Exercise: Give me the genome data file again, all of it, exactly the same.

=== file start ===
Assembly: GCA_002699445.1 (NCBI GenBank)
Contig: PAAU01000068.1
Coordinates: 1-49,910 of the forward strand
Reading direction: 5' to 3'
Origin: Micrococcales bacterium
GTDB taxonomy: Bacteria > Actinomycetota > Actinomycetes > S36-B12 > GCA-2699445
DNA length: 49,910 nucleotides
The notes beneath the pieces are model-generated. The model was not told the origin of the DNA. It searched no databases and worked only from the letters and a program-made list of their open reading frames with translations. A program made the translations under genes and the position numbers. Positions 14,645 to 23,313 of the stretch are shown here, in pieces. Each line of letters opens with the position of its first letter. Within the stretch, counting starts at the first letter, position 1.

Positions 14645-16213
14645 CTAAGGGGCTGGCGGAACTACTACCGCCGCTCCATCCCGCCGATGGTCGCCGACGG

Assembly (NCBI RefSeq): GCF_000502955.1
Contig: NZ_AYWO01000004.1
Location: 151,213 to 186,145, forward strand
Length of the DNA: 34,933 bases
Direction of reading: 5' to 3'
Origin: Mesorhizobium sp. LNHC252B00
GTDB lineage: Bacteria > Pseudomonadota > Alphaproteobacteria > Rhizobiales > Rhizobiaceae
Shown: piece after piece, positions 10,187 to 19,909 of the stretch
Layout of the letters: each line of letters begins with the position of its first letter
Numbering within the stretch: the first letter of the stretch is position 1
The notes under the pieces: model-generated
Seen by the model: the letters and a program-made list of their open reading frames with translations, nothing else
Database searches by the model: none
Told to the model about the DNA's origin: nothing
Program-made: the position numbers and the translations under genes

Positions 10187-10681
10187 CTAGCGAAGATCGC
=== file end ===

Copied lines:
Assembly: GCA_002699445.1 (NCBI GenBank)
Contig: PAAU01000068.1
Coordinates: 1-49,910 of the forward strand
Reading direction: 5' to 3'
Origin: Micrococcales bacterium
GTDB taxonomy: Bacteria > Actinomycetota > Actinomycetes > S36-B12 > GCA-2699445
DNA length: 49,910 nucleotides
The notes beneath the pieces are model-generated. The model was not told the origin of the DNA. It searched no databases and worked only from the letters and a program-made list of their open reading frames with translations. A program made the translations under genes and the position numbers. Positions 14,645 to 23,313 of the stretch are shown here, in pieces. Each line of letters opens with the position of its first letter. Within the stretch, counting starts at the first letter, position 1.

Positions 14645-16213
14645 CTAAGGGGCTGGCGGAACTACTACCGCCGCTCCATCCCGCCGATGGTCGCCGACGG

Assembly (NCBI RefSeq): GCF_000502955.1
Contig: NZ_AYWO01000004.1
Location: 151,213 to 186,145, forward strand
Length of the DNA: 34,933 bases
Direction of reading: 5' to 3'
Origin: Mesorhizobium sp. LNHC252B00
GTDB lineage: Bacteria > Pseudomonadota > Alphaproteobacteria > Rhizobiales > Rhizobiaceae
Shown: piece after piece, positions 10,187 to 19,909 of the stretch
Layout of the letters: each line of letters begins with the position of its first letter
Numbering within the stretch: the first letter of the stretch is position 1
The notes under the pieces: model-generated
Seen by the model: the letters and a program-made list of their open reading frames with translations, nothing else
Database searches by the model: none
Told to the model about the DNA's origin: nothing
Program-made: the position numbers and the translations under genes

Positions 10187-10681
10187 CTAGCGAAGATCGC